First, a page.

Making Your App HIPPA Compliant
Nowadays making your healthcare App HIPPA compliant has become most important thing to protect patient's health information.
The Health Insurance Portability and Accountability Act (HIPAA) sets the standard for sensitive patient data protection. Companies that deal with protected health information (PHI) must have physical, network, and process security measures in place and follow them to ensure HIPAA Compliance.
Covered entities (anyone providing treatment, payment, and operations in healthcare) and business associates (anyone who has access to patient information and provides support in treatment, payment, or operations) must meet HIPAA Compliance. Other entities, such as subcontractors and any other related business associates must also be in compliance.
Protected health information (PHI) :
The US Department of Health and Human Services defines 18 classes of personal information that constitute the PHI in combination with health data:
- Names of patients
- All geographical subdivisions smaller than a state
- Dates directly related to an individual, including birth date, admission date, discharge date, date of death
- Phone numbers
- Fax numbers
- Social Security numbers
- Medical record numbers
- Health plan beneficiary numbers
- Account numbers
- Certificate/license numbers
- Vehicle identifiers and serial numbers, including license plate numbers
- Device identifiers and serial numbers
- Web URLs
- IP addresses
- Biometric identifiers, including finger and voiceprints, Full face photographic images and any comparable images
- Any other unique identifying number, characteristic, or code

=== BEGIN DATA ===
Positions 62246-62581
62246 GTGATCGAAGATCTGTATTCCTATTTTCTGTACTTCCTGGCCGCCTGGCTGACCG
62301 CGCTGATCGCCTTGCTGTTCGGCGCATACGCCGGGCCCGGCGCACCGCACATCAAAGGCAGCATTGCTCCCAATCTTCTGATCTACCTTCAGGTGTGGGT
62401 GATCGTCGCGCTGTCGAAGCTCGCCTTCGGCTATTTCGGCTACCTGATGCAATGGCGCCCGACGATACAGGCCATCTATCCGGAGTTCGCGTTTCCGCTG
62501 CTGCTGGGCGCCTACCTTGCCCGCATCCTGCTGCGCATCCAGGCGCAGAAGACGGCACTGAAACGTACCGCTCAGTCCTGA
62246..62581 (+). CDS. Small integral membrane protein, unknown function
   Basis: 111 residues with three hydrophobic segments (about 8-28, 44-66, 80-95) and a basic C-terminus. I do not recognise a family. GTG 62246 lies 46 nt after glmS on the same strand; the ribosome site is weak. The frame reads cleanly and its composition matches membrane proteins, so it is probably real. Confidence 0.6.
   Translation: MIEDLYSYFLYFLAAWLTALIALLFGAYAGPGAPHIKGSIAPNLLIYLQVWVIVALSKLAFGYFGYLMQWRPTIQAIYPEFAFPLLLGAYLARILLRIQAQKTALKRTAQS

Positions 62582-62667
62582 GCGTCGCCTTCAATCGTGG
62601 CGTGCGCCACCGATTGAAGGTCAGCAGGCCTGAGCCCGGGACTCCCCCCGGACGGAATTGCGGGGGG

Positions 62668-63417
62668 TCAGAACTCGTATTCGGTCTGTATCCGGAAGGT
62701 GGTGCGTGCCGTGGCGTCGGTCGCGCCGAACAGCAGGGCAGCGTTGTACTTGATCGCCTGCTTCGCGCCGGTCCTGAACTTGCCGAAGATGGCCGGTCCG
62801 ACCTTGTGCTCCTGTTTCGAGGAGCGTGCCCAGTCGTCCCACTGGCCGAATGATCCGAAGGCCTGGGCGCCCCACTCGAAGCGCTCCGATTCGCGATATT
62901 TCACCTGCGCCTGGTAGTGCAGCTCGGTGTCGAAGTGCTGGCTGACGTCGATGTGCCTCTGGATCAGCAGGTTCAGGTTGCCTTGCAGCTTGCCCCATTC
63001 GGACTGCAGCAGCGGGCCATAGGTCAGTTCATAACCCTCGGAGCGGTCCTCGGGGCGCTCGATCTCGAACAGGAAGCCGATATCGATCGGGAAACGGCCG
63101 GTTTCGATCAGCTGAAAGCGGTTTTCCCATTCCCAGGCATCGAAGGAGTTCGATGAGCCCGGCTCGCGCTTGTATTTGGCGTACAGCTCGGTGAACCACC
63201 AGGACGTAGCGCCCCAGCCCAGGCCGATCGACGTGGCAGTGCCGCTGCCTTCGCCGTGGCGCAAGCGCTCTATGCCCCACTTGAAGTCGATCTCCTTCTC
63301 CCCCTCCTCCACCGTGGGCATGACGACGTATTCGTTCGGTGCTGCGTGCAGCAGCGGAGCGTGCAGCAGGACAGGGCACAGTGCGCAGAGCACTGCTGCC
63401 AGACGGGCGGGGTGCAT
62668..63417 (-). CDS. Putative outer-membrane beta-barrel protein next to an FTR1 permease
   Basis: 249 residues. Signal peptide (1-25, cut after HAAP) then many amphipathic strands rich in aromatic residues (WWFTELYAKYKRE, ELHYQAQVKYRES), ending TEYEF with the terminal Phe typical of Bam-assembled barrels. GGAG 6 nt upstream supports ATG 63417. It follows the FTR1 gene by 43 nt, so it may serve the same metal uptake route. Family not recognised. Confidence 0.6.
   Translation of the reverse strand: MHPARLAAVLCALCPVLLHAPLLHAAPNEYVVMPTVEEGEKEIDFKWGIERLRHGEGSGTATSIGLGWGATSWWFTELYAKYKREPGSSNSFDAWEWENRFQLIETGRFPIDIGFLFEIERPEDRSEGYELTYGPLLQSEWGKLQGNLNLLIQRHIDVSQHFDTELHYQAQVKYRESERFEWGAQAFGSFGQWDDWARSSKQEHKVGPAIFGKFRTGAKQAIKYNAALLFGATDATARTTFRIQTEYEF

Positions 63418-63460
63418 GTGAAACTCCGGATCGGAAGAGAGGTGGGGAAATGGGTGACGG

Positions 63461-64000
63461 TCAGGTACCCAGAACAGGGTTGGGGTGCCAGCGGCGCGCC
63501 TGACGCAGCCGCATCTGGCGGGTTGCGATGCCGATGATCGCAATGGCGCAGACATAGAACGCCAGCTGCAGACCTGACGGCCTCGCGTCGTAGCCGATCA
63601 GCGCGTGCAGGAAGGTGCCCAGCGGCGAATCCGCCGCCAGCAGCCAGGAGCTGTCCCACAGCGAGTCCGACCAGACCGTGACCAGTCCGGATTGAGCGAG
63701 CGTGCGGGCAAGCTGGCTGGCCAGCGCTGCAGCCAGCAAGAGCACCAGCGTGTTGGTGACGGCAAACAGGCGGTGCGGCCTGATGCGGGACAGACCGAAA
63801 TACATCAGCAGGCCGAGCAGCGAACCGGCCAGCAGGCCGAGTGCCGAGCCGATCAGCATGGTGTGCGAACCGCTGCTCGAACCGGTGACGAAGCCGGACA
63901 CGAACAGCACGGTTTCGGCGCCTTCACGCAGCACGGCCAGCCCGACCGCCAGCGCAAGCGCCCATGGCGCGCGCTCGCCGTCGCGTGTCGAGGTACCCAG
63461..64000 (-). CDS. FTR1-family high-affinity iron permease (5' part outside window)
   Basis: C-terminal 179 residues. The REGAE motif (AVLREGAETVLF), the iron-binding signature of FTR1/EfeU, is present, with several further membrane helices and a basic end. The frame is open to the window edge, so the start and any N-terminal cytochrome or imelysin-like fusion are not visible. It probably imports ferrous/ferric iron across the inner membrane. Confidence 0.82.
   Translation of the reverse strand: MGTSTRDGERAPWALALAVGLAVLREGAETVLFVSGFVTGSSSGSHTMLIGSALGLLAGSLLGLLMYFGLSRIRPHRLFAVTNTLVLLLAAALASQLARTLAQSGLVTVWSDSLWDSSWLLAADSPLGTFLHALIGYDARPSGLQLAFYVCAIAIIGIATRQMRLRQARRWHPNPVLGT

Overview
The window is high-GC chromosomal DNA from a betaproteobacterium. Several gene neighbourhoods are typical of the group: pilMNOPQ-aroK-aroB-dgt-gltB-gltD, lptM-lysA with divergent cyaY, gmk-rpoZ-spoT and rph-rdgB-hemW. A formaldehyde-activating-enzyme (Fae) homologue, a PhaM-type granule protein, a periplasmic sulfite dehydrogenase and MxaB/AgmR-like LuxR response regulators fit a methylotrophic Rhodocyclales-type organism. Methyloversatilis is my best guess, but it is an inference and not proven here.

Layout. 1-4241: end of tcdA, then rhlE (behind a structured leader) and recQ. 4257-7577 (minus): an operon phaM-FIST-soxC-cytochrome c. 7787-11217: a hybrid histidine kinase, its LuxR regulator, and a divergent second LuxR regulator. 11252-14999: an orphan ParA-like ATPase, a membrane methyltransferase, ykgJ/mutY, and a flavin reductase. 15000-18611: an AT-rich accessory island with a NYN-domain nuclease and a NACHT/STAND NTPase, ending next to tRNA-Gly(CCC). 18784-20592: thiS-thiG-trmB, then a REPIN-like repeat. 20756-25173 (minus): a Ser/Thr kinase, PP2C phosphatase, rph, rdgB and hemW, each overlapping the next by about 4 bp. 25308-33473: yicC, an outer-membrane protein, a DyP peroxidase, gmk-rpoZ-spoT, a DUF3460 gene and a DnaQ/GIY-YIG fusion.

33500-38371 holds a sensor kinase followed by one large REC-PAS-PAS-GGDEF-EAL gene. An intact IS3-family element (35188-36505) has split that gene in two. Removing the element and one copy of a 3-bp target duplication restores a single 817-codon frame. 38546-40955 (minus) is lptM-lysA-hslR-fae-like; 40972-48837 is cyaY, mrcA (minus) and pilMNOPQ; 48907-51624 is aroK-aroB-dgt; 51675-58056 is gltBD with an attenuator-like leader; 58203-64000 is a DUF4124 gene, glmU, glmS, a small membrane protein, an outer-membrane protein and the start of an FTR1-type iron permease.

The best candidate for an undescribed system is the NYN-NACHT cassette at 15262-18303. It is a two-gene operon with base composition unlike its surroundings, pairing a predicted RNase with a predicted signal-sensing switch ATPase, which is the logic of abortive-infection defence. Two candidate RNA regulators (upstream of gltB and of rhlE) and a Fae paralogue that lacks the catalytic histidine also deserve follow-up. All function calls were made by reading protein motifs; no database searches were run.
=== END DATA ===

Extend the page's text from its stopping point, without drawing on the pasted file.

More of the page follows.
What does HIPAA compliance for health applications mean for developers?
The technology used to protect electronic PHI and control the access to it under certain standards such as audit controls, integrity, and access controls.
- The Audit Controls standard
Requires a medical app developer to have the hardware, software, and/or procedural mechanisms in place that track, record, and examine activities in systems that contain or use electronic PHI.
Requires policies and procedures to protect electronic PHI from improper alteration or destruction to be used by a covered entity.
- Access Controls standard requires:
- a) Unique user identification system (using password or PIN, a smart card or a key, or biometric data)
- b) emergency access procedures (for example, in case of power failure),
- d) Data encryption and decryption at all stages.
HIPAA Compliance is broken into four Rules which govern four major points of the compliance:
Only the people who need to have access to private health care data should be granted access.
This includes health care service industry employees and hosting business employees. Anyone who may come in contact with PHI should be scrutinized for need and granted accesses appropriately. If a specific team or individual doesn’t need access to PHI, they should not have it.
No one outside controlled members of the organization should be able to see PHI. While the data is at rest, it should be encrypted. Backups of the data should be encrypted, the means of access and transmission should be encrypted, and the physical security of your machines needs to be maintained and controlled at all times. Logs need to be diligently kept for every time PHI is accessed, changed, updated, or moved. Lastly, once you’re done with the data, be it account termination or a migration, any physical copies of the data (i.e., hard drives) need to be appropriately disposed of to ensure complete data integrity.